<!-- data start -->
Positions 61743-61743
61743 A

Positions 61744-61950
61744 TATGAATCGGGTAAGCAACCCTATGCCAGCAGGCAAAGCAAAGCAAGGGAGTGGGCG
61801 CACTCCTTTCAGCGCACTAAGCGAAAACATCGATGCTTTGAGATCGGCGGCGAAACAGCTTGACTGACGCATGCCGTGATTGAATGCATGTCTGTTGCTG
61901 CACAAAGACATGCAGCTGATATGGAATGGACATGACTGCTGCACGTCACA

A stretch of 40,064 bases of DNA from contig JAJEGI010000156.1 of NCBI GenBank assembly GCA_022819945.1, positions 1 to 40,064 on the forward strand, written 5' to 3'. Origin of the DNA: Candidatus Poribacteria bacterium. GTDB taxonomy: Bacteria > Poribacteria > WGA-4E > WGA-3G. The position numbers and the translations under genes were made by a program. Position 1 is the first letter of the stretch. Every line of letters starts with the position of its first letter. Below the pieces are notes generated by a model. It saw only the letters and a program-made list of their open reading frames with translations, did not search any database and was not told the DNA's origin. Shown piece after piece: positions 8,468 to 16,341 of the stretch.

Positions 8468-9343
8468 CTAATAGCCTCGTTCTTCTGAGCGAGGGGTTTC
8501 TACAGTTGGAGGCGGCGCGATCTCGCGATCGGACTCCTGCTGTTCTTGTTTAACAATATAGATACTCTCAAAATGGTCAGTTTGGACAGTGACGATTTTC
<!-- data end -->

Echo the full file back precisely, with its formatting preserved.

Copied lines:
Positions 61743-61743
61743 A

Positions 61744-61950
61744 TATGAATCGGGTAAGCAACCCTATGCCAGCAGGCAAAGCAAAGCAAGGGAGTGGGCG
61801 CACTCCTTTCAGCGCACTAAGCGAAAACATCGATGCTTTGAGATCGGCGGCGAAACAGCTTGACTGACGCATGCCGTGATTGAATGCATGTCTGTTGCTG
61901 CACAAAGACATGCAGCTGATATGGAATGGACATGACTGCTGCACGTCACA

A stretch of 40,064 bases of DNA from contig JAJEGI010000156.1 of NCBI GenBank assembly GCA_022819945.1, positions 1 to 40,064 on the forward strand, written 5' to 3'. Origin of the DNA: Candidatus Poribacteria bacterium. GTDB taxonomy: Bacteria > Poribacteria > WGA-4E > WGA-3G. The position numbers and the translations under genes were made by a program. Position 1 is the first letter of the stretch. Every line of letters starts with the position of its first letter. Below the pieces are notes generated by a model. It saw only the letters and a program-made list of their open reading frames with translations, did not search any database and was not told the DNA's origin. Shown piece after piece: positions 8,468 to 16,341 of the stretch.

Positions 8468-9343
8468 CTAATAGCCTCGTTCTTCTGAGCGAGGGGTTTC
8501 TACAGTTGGAGGCGGCGCGATCTCGCGATCGGACTCCTGCTGTTCTTGTTTAACAATATAGATACTCTCAAAATGGTCAGTTTGGACAGTGACGATTTTC